How Hard is C25K? Ariane Takes Us On Her First 5k Run.

Success Stories
August 22, 2018

Ariane is a Withings employee based in Munich, Germany, whose ultimate goal is to run a 10-kilometer race this September. Follow her first step in this journey as she tackles the halfway point: running 5km.

I had a membership at a local gym for nearly two years, but I went maybe ten times during that period. The reason? Well, maybe you can relate to the drive that compels you to completely change your life at the beginning of every year. But a few weeks ago, it clicked with me that I actually needed to get moving.
Why now? I had been working from home for about a year and a half, which had a noticeable effect on my well-being, especially after a very long winter. I felt weak and had permanent back pain. After visiting the orthopedist, I was in for a shock: I had a slipped disc in my cervical vertebrae. I know that herniated discs occur more frequently with advanced age, but I really am not that old yet. Physiotherapy and a lot of patience alleviated the pain at one stage. My body was telling me very clearly that I had to take better care of it.
My decision was made: I would start jogging. If I couldn’t achieve my step goal by going to work every day, I could do it with this. I then got the okay from the doctor for my venture.

I had the willpower! I still had trainers in my wardrobe from my gym days. The only thing that was missing was my (running) plan.

I’ve heard a lot of good things about C25K. C25K stands for “Couch to 5k,” as in, it takes you from vegging out on the sofa to running a 5k. The running program the app uses was created in 1996 by American Josh Clark. That was when the entrepreneur discovered his love for jogging. Clark made it his goal to get more people to run. You can learn more about Josh Clark in our interview.
What’s the idea behind C25K? It’s simply to close the gap between walking and running step by step and to be able to jog continuously at some point.
So C25K is supposed to get you to run five kilometers continuously after an eight-week training session. To track both my runs and successes, I also created a training plan in Runkeeper (iOS and Android). The great thing: I wear a Steel HR hybrid smartwatch, and I can easily connect Runkeeper to my Health Mate app (iOS and Android).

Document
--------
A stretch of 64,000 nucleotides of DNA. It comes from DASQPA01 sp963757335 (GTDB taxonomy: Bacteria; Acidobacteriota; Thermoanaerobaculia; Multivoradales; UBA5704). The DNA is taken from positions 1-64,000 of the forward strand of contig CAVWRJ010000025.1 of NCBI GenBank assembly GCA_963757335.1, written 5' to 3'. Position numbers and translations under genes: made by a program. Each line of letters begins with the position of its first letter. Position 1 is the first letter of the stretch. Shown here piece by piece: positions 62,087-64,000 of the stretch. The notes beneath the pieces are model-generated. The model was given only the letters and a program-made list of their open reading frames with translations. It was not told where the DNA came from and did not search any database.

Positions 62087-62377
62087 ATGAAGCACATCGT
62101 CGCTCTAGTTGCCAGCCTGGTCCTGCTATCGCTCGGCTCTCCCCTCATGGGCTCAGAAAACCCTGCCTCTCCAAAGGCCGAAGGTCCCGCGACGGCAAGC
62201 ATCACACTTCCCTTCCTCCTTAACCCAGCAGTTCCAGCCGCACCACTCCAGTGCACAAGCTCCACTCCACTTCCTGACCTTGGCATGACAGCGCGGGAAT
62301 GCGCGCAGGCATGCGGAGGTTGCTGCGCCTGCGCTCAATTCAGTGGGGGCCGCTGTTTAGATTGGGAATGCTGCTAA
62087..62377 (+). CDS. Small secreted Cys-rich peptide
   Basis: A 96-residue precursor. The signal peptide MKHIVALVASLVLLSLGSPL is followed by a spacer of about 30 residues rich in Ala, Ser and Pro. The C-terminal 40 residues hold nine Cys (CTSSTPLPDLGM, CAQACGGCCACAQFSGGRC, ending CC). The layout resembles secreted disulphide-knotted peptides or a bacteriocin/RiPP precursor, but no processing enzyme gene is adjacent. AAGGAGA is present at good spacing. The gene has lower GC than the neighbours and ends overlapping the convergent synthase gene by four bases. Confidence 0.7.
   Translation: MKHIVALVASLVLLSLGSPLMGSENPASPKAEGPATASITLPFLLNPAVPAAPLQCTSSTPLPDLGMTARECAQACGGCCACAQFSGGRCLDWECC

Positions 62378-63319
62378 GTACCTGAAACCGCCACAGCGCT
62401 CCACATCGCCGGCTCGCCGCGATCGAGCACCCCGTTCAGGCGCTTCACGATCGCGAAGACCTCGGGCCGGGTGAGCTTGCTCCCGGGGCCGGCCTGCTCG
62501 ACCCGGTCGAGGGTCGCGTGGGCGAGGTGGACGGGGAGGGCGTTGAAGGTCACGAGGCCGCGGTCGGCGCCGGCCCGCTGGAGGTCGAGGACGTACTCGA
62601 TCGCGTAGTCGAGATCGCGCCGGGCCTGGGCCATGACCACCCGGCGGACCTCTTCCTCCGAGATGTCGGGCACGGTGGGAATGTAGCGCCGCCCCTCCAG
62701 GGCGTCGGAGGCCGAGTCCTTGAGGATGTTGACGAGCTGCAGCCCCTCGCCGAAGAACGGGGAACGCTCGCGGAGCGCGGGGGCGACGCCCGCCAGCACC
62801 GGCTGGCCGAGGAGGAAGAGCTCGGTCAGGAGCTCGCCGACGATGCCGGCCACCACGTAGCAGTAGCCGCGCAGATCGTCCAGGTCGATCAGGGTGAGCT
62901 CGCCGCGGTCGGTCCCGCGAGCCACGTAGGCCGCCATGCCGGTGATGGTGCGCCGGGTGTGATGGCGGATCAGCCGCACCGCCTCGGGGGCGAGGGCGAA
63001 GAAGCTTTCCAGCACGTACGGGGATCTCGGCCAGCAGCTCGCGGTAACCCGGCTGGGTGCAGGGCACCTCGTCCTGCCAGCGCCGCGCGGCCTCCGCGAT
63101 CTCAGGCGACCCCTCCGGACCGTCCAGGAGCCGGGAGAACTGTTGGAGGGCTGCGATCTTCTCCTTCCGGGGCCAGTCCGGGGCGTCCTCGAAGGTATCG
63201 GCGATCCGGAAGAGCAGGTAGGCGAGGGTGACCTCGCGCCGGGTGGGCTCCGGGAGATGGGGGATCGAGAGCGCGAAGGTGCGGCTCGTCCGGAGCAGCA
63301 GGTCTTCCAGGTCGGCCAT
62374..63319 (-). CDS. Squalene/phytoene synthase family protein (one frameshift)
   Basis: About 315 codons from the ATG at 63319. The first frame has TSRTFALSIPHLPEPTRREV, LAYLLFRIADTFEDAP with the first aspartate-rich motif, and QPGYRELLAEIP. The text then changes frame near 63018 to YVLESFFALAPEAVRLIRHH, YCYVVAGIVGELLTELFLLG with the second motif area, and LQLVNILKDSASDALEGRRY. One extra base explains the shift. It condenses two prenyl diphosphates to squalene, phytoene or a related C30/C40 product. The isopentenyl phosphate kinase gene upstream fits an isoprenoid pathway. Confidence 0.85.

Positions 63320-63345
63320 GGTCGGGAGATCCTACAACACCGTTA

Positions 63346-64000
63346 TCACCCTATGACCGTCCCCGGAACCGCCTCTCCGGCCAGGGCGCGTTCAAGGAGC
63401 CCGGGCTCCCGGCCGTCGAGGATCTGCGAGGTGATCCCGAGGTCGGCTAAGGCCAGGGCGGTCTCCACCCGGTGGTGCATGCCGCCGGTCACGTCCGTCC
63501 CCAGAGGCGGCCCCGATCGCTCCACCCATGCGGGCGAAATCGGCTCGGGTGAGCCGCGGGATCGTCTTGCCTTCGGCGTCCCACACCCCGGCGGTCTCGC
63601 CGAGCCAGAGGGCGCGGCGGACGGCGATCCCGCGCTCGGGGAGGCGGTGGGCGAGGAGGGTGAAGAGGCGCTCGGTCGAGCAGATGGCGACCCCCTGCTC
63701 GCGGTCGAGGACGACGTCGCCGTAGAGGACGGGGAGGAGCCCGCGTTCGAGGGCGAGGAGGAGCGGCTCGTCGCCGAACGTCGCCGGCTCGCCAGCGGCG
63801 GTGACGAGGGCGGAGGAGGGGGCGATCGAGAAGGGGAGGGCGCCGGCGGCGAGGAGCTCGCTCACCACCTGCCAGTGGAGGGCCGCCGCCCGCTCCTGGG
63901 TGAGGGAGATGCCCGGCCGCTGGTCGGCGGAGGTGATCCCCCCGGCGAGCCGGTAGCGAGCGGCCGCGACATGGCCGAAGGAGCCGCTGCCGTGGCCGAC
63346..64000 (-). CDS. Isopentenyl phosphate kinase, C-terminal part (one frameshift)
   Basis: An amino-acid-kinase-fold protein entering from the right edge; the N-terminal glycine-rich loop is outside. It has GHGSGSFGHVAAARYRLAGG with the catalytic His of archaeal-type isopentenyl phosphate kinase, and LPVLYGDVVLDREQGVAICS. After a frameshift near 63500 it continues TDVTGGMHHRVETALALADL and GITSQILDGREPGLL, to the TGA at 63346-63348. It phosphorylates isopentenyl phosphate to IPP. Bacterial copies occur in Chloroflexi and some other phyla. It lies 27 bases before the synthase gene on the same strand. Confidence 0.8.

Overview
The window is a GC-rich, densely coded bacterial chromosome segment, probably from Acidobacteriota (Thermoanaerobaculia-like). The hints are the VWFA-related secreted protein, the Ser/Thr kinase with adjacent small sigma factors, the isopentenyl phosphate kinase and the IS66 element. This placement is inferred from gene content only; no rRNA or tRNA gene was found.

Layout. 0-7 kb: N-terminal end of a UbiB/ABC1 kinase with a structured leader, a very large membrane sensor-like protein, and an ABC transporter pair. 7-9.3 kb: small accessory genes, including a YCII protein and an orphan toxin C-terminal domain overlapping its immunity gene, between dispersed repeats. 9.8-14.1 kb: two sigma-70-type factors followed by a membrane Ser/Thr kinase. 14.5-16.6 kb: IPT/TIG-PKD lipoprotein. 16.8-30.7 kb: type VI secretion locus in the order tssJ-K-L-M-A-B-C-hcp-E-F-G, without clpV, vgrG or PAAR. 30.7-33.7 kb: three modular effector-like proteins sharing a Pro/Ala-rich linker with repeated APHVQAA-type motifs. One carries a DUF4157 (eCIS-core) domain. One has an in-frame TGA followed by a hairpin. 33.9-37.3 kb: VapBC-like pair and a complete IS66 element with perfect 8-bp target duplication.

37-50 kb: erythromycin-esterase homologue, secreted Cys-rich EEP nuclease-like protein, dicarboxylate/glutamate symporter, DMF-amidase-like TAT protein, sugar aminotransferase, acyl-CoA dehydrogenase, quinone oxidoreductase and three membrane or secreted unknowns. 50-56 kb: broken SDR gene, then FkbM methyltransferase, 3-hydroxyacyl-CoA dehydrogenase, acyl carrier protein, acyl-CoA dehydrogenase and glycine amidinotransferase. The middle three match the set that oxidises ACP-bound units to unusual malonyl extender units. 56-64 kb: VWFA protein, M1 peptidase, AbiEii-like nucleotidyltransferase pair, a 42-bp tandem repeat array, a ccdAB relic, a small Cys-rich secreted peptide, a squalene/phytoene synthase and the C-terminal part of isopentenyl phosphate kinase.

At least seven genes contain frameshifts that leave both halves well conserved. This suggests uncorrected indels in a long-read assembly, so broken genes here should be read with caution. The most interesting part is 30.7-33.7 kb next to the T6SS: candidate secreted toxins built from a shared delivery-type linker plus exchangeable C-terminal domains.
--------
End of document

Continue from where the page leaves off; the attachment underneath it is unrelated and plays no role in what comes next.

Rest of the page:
Each workout includes a five-minute walk to warm up and cool down at the beginning and end of the session.
You can have a look at the plan in its entirety here.

To be honest, week 1 was hard going. I knew I wasn’t fit, but I would never have thought that jogging for 60 seconds followed by walking for 90 seconds would be so exhausting.
And if I’m being really honest, every week and every change to the training plan was just as hard. The calf ache was painful, but I managed to get a good grip on it by stretching. I also worked out tricks to reduce stitches.
The biggest challenges for me were the workouts where I had to run longer distances continuously for the first time. But I powered through. Even when I was on holiday, I “tortured” myself through 3.2k in hilly Vienna. But on the upside, I discovered the idyllic district of Grinzing and its countless vineyards. That was definitely worth the effort!

The 4km stage happened on my Baltic Sea vacation. As hard as the workout was, I cherish the memory of the deserted beach promenade at 7:30 am—and the view of the endless sea.

Believe me, every week I had new doubts. I kept thinking to myself, “That’s impossible—my body just isn’t made for it.”

Spoiler alert: it definitely is possible!

What did I learn after eight weeks? I learned that running pants should be of a certain length so that your thighs do not rub against each other while you run. Trust me, it’s painful. I also learned that I prefer jogging in the morning rather than in the evening.
The feeling of having successfully completed a workout is terrific. I am extremely proud of myself for having made it this far.
If I have one message, it’s this: if I can manage to do 5 kilometers, so can you. Just check with your doctor before you start and take advantage of all the free app help you can find out there.
In the next article, I’ll report about the next stage of training. I’m signed up for the Erfurt Zoopark run, a 10k, and it’s coming up soon. I’ve got my fingers crossed—and my sneakers laced.